Los Angeles, CA (PRWEB) November 19, 2012
The Malt Production industry, which dries and germinates barley and other coarse grains for use in beer production, experienced volatile, but positive growth over the past five years. Although barley costs were volatile and high, operators raised prices enough to partially counteract cost increases without significantly hurting demand, boosting revenue. Consumers had less disposable income during the recession and purchased less beer, which caused beer production volumes to decline slightly. However, the rise of craft beer maintained downstream brewers' demand for malt; craft brewers make up a small proportion of beer production, but account for about 18.0% of malt demand. Furthermore, increasing global beer production is driving foreign breweries to source malt from the industry, lifting exports an annualized 10.4% to $262.2 million over the five years to 2012 and mitigating import competition. According to IBISWorld industry analyst Olivia Tang, the industry also faces threats from growing wine popularity. Shifting consumer preferences from beer to wine due to widely accepted studies showing wine's health benefits is lowering per capita beer consumption. Nonetheless, beer is a widely accepted alcoholic beverage. Because consumption levels fluctuate only slightly, breweries are still demanding malt. Therefore, malt producers' revenue is estimated to rise an annualized 5.2% to $1.1 billion in the five years to 2012, including an 11.0% jump in 2012.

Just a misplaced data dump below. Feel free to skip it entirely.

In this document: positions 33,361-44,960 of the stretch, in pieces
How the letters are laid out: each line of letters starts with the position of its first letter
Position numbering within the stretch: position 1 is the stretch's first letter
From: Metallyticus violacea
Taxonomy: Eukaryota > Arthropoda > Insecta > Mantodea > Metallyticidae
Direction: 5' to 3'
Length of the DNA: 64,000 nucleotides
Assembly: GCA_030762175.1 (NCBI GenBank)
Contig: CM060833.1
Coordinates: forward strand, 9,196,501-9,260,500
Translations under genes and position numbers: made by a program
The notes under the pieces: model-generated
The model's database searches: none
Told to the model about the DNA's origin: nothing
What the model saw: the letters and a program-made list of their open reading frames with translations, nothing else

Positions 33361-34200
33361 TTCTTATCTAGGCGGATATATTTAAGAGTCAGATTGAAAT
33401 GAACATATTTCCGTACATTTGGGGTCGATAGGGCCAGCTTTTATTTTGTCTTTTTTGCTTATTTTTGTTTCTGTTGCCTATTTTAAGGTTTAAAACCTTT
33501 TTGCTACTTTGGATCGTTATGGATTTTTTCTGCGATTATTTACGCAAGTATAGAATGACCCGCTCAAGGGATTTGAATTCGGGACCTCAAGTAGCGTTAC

Although firms passed on barley cost increases to downstream buyers in the form of higher prices, the price hikes covered only part of the cost increase. For example, malt producers raised prices in 2008, when the price of malting barley grew 29.9%, according to the US Department of Agriculture (USDA). But profit still fell in 2008. The Malt Production industry has a medium level of concentration. The Malteurop Group and Cargill Inc. are the two largest malt producers and have significant shares of the total tonnage produced and consumed in the United States. Over the five years to 2012, IBISWorld estimates that industry market share concentration has remained stable. There has been a degree of consolidation and company exits, but concentration levels have changed little. Domestic demand for malts continues to grow strongly, which has kept market shares stable despite increased import penetration, says Tang. While penetration from high-quality imports sourced from Canada and Europe continues to rise due to changing US consumer tastes for beer, this has been counterbalanced by the "locally grown" movement, which has kept demand for domestically produced malts high among brewers.
In the next five years, the industry is forecast to continue growing. A larger supply of barley from farmers will temper input price increases and allow industry operators to better anticipate cost increases. Also, the rising popularity of craft beer and a trend for domestic brewers to “buy local” for malt inputs will further drive demand for industry products. Imports will continue to threaten the industry, but rising exports will mitigate the effect. As a result, revenue is projected to rise in the five years to 2017. For more information, visit IBISWorld’s Malt Production in the US industry report page.
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IBISWorld industry Report Key Topics
Operators in this industry manufacture malt, a grain that has been steeped, germinated and dried for use in beer brewing and vinegar production. Malt is produced from a variety of grains, including barley and rye.
Key External Drivers
Industry Life Cycle
Products & Markets
Products & Services
Globalization & Trade
Market Share Concentration
Key Success Factors
Cost Structure Benchmarks
Barriers to Entry
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